Friday, July 11, 2008

OUTSTANDING IN HER FIELD...OR HOW TO GET OUT OF JURY DUTY

It was only a matter of time...

"You are hearby summoned...for...JURY DUTY!!! Ta DA!!!
Okay I admit it... my husband was telling me to do my civic duty, but my first thought was, "how can I get out of this?"
You see I would be the WORLD'S WORST JURIST. I know this. I'm a novelist. I'm not what lawyers have in mind when they say "an impartial group of your peers."
So I came up with a list:

WHY NOVELISTS MAKE THE WORST JURISTS

1. They recognize purple prose and hyperbole...("he is an upstanding, good, honest, incorruptible citizen." (Only ONE (1) adjective allowed)

2. They have an overactive imagination... (So what if he was in Texas and the murder was in Japan -- it could happen with his own personal speed-of-light learjet and custom laser weapon of doom.)

3. They don't go with this "presumed innocent" stuff... (HE looks guilty, his WIFE looks guilty - even his DOG looks guilty...in fact he looks exactly like one of the characters in my last novel and He DEFINITELY was guilty.)

4. They get distracted easily. (What a GREAT name for a character...I'm writing that down. Wait! What did the judge say? That sounded cool.Oh! The gavel! That made me jump. I wonder when lunch is?)

I'm sure there are LOTS of other reasons. I need to build my case. Give me a hand bloggers. Can you think of any more?

20 comments:

Stephen Parrish said...

They get irritated at the defendant for telling rather than showing.

They tune out the prosecutor's opening remarks because he reveals how the story ends.

They have giggle fits wondering if someone's going to say, "It was a dark and stormy night."

laughingwolf said...

...they always make things up, the gorier the better

...'i have a previous commitment, at a book signing, in england, and can't POSSIBLY find a thing to wear'

...the judge seems to be more guilty than the defendant, did S/HE do it/

ORION said...

OMG!!! I hadn't THOUGHT of what to wear...

Katie Alender said...

When I was on jury duty last year, the judge asked me specifically what I wrote. Probably if I'd said, "Crime novels" instead of "novels for young adults," I could have gotten off. Especially if I'd said, "Crime novels, specifically dealing with DUI cases."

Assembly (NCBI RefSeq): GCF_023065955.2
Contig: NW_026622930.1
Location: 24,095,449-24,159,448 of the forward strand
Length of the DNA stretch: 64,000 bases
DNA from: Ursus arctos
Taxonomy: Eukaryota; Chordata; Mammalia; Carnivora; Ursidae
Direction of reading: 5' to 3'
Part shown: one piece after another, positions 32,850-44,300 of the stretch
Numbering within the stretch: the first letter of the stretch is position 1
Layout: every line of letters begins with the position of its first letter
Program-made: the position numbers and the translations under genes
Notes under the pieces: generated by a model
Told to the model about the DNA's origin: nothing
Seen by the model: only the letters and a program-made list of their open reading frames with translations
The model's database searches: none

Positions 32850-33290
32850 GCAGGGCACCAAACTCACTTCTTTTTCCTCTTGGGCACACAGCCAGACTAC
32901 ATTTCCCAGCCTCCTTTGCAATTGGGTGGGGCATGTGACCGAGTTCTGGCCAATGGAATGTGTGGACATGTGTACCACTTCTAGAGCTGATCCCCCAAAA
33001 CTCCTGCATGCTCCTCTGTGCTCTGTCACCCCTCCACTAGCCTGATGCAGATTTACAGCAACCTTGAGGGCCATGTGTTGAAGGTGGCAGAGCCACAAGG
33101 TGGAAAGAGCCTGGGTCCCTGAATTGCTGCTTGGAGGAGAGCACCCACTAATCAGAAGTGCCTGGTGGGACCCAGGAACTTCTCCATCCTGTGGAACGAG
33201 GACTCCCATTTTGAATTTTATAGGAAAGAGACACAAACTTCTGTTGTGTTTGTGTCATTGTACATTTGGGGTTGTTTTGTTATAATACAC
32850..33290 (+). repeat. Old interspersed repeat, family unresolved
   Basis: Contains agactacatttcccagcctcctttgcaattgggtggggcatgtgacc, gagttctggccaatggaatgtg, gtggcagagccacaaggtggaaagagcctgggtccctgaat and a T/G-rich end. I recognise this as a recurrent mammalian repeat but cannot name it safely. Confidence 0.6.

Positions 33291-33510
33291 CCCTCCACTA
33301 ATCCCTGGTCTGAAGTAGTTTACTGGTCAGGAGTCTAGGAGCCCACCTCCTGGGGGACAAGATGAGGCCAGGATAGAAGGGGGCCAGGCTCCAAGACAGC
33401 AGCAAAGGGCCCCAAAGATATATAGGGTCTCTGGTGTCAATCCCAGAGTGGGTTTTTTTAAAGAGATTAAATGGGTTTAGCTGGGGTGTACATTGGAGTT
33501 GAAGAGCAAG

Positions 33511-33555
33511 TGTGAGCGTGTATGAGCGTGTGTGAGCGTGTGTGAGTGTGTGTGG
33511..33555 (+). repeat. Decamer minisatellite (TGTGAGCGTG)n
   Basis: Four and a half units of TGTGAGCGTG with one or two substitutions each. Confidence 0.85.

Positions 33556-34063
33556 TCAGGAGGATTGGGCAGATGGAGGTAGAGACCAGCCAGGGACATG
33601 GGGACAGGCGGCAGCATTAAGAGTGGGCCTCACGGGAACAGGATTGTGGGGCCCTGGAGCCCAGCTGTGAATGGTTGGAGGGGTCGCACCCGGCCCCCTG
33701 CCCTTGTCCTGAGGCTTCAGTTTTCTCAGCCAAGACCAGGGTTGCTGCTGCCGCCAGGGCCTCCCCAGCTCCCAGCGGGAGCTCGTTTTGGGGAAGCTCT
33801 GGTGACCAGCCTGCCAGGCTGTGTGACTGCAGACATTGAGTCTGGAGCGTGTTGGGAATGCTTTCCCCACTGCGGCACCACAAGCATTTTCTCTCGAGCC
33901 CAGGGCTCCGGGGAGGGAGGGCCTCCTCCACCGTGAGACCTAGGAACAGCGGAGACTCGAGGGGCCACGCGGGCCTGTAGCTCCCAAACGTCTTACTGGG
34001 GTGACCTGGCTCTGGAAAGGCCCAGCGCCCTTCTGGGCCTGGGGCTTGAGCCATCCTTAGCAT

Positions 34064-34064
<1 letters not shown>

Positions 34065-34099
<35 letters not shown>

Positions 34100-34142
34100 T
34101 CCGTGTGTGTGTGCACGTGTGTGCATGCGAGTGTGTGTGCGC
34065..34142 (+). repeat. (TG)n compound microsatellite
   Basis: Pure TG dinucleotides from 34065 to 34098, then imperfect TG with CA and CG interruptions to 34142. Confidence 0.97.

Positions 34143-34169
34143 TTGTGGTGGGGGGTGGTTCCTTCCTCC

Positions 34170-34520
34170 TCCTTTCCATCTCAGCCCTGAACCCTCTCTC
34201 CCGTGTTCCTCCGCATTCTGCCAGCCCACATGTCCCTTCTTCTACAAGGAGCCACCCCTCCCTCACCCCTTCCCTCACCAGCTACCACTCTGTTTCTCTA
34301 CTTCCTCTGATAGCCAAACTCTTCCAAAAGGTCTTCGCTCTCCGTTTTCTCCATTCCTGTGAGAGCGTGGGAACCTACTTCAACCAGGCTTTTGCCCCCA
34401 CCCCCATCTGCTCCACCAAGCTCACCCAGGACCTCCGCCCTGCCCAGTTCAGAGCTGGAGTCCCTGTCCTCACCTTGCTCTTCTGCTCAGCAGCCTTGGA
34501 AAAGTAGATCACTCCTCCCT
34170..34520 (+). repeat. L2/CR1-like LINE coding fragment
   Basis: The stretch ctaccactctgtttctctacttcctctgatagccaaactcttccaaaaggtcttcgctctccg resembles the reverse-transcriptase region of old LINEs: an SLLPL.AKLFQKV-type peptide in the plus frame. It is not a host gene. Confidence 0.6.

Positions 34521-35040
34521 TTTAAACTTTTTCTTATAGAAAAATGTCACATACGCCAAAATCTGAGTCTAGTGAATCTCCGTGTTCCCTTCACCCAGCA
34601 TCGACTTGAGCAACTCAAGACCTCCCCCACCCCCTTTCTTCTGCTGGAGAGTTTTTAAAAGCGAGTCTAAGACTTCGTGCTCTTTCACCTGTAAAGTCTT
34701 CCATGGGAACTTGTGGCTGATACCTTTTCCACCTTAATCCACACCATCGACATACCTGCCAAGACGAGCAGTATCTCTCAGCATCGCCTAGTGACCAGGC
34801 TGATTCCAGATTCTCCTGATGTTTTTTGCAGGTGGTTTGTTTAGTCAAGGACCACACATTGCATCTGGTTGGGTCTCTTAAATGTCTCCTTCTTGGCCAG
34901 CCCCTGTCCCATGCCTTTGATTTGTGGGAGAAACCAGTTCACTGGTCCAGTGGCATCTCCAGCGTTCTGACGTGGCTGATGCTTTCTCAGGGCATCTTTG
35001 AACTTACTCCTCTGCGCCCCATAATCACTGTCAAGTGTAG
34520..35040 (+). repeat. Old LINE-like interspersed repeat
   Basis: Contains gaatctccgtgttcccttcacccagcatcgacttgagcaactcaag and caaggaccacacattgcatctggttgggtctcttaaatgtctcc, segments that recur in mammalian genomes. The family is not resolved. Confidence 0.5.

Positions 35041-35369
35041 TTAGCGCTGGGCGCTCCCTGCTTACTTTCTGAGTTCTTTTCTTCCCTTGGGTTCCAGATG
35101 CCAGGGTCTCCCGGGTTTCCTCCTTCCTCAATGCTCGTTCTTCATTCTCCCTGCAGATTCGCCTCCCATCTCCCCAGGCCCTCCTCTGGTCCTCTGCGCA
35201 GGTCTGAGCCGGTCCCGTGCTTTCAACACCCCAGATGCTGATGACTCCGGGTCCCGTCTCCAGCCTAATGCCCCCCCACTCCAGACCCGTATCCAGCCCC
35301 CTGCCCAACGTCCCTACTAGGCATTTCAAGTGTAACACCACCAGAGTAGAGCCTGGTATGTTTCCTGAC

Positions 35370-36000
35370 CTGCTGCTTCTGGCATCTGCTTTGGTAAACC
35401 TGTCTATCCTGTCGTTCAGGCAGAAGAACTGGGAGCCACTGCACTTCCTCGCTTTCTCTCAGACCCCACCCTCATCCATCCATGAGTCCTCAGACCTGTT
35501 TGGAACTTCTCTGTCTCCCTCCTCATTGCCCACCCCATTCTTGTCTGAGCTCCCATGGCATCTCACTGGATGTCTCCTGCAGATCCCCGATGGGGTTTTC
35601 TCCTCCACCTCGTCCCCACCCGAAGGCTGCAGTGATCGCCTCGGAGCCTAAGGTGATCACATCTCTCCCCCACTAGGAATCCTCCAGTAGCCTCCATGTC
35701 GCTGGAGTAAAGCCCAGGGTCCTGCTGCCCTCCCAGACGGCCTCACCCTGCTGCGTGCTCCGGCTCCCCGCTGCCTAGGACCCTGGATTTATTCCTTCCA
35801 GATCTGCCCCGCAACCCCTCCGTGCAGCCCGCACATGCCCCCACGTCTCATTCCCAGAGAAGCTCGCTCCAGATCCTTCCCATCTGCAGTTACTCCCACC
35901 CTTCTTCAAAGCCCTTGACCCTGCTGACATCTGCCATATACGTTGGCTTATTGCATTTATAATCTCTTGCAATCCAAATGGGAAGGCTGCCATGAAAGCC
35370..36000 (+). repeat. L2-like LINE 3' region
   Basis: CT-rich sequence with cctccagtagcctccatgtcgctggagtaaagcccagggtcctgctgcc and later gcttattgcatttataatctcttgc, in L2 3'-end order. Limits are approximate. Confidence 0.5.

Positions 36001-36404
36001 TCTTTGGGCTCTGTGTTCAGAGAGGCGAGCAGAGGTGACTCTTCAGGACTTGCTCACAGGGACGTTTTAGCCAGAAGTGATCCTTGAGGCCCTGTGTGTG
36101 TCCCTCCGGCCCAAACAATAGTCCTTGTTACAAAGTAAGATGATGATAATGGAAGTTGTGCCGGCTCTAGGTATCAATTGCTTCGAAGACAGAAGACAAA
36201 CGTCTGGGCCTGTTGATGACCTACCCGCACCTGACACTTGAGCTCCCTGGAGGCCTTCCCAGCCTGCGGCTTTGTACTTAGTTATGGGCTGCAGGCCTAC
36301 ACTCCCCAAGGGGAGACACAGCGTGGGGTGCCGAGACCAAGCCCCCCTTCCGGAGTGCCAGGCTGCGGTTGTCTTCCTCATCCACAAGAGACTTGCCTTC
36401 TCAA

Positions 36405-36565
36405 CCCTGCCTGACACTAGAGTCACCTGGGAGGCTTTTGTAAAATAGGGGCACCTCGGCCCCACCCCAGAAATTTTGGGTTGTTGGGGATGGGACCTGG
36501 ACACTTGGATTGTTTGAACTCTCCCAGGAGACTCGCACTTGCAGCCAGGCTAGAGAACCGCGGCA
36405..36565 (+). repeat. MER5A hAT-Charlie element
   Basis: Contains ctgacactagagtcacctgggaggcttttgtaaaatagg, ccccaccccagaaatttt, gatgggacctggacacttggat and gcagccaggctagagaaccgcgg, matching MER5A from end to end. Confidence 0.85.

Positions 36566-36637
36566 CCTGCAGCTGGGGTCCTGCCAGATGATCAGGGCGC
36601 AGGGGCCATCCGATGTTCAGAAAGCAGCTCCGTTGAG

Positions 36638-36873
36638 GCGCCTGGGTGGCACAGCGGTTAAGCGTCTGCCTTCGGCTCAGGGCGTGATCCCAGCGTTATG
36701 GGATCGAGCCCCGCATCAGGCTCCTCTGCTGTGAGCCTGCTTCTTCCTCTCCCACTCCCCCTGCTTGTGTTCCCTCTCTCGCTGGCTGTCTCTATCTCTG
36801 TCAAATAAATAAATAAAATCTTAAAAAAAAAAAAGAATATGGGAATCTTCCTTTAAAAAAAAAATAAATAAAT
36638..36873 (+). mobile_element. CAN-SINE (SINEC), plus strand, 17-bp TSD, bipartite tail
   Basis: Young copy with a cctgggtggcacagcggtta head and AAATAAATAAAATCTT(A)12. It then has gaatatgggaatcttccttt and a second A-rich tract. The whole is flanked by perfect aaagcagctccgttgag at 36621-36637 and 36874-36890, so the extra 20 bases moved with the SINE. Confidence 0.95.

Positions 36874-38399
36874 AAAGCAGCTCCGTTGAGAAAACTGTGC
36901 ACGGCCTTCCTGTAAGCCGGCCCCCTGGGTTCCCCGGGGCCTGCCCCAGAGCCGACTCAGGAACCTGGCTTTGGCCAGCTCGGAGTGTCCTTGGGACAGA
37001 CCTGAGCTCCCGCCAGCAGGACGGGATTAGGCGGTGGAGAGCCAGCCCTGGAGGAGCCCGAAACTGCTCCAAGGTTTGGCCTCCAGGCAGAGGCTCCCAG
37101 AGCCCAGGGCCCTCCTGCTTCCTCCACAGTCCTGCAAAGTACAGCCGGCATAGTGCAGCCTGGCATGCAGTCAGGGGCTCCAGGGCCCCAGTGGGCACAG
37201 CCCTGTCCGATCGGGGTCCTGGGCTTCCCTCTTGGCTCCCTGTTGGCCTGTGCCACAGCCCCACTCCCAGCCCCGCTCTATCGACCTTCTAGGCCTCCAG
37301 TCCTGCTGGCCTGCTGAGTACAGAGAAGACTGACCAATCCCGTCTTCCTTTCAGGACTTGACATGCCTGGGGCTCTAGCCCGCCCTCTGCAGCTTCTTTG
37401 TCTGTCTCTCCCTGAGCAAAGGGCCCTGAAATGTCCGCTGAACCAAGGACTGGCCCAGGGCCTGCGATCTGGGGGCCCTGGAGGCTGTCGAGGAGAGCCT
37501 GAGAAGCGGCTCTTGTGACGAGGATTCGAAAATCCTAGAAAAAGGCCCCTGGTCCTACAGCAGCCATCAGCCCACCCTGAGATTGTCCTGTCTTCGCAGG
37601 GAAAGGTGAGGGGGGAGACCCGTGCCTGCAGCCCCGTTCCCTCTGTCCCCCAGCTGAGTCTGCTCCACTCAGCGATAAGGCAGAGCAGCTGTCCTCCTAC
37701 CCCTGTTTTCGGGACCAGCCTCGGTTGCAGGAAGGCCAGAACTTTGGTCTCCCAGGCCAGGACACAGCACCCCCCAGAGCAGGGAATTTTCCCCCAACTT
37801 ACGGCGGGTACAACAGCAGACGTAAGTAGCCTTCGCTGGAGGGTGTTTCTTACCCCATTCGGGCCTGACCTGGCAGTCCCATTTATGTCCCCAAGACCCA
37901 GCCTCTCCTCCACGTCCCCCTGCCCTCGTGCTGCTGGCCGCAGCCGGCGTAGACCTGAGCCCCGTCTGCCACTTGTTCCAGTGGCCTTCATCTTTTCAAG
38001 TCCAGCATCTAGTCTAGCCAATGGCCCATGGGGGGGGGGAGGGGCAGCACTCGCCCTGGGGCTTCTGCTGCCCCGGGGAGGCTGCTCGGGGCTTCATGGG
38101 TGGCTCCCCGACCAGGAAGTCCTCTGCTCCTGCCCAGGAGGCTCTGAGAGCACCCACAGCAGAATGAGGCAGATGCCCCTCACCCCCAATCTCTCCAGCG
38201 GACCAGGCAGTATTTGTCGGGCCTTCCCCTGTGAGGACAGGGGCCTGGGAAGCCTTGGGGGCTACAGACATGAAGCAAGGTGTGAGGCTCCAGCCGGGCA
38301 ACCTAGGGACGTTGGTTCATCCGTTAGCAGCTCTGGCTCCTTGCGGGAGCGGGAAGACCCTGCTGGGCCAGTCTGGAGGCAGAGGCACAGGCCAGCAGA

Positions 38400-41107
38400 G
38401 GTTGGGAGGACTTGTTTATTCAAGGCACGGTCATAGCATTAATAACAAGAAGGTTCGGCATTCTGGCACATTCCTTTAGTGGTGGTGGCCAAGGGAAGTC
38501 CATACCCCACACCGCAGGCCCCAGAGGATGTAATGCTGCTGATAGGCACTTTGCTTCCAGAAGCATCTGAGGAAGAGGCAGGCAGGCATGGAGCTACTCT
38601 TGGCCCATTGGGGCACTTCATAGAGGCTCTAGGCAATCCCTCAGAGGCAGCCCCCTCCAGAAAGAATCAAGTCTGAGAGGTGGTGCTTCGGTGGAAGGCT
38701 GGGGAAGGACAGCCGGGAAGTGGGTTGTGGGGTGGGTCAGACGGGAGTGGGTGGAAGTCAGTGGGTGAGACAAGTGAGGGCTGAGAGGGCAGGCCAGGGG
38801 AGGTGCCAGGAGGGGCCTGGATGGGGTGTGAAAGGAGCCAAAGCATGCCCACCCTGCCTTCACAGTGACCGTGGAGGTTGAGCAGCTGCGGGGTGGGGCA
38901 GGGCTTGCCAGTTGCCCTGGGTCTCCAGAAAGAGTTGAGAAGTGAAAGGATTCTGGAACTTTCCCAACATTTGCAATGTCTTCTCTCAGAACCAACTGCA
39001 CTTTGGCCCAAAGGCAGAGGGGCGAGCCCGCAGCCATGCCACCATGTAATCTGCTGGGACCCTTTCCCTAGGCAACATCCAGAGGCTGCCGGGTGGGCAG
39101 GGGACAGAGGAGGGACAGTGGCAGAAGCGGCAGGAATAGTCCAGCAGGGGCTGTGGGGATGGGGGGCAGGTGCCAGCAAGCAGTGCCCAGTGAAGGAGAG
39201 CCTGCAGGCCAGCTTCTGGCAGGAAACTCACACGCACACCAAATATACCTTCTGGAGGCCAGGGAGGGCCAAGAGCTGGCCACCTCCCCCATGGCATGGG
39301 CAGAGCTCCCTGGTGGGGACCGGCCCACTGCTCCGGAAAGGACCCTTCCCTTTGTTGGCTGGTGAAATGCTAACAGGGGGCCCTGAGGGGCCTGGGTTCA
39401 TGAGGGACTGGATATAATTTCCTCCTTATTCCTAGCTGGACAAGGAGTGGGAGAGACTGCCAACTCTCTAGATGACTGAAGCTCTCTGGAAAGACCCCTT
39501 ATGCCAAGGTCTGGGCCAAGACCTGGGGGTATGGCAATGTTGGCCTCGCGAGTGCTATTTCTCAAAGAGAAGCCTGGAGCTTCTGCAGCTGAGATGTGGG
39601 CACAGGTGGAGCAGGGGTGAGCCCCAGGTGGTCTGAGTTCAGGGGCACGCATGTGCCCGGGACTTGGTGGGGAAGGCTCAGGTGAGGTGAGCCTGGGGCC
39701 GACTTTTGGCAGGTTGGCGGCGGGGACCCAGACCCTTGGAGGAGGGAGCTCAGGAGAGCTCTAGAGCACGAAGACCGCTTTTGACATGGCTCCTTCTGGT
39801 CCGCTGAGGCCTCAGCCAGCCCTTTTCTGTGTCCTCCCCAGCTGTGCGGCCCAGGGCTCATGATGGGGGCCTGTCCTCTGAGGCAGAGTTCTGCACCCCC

We were told no flip flops, no tank tops, and no shorts.

laughingwolf said...

lol

Lisa said...

How about "confidentiality goes out the window...I'm so going to write about this case."

Chumplet said...

Yeah, say you'll treat it as research!

ORION said...

Okay I have my flipflops AND my tank top on and I'm bringing my notebook and taking notes...

Kanani said...

they bring their laptop and continue writing their own book.

Karen said...

Wear a T-shirt to the jury selection that reads, "Careful or you'll end up in my novel." That will make both lawyers so nervous they'll both want to disqualify you.

Doug said...

Hi, I'm Stephen Parrish's brother Doug. I learned about your novel on Stephen's blog and just finished reading it about 5 minutes ago. It's the best thing I've read in a long time.

lisaalber said...

Here's one: We're likely to make up our own stories about the defendant and other courtroom players and forget what the point of the trial was...

Enjoyed your talk at Annie Bloom's. Recommended "Lottery" to my book group.

Holly Kennedy said...

Ack!!! I think you should do it. Consider it research for a future novel, take notes like mad, draw pictures of the judge, make faces at the defendant. They'll throw you out soon enough AND you might even get some free publicity for LOTTERY in the process.

You know. "Author of debut novel LOTTERY thrown out of court after disrupting the rest of the jury..."

ORION said...

thank you Doug!!!

Kimber An said...

Lactating mother. Uh, whattaya mean it won't work? Oh, right. It won't work for me anymore either. Dang.

nancorbett said...

Writers have an abnormal level of empathy. It's what helps us get inside of our characters' heads and understand motivations and emotions. Somewhere during the police's testimony, you would be in grave danger of standing up before the court and exclaiming, "I did it. I confess." Do you really want to write your next book from the slammer? Hey! maybe there are fewer distractions...

ORION said...

Thank you lisa!!

Mia King said...

Let them see your angst. All writers have angst ... wait, except you. How is that possible? ;-)

Ask a lot of annoying questions. Ha! I just had a thought. Knowing you, you'd probably end up as the foreman or foreperson! Never a dull moment ...

Good luck!

ChrisEldin said...

HAHAHAHA! Your list made me laugh out loud!!
:-)

Mary Witzl said...

Some of us have trouble distinguishing non-fiction and fiction -- that would be a huge disadvantage for a jurist. And worse still, some of us don't care which is which.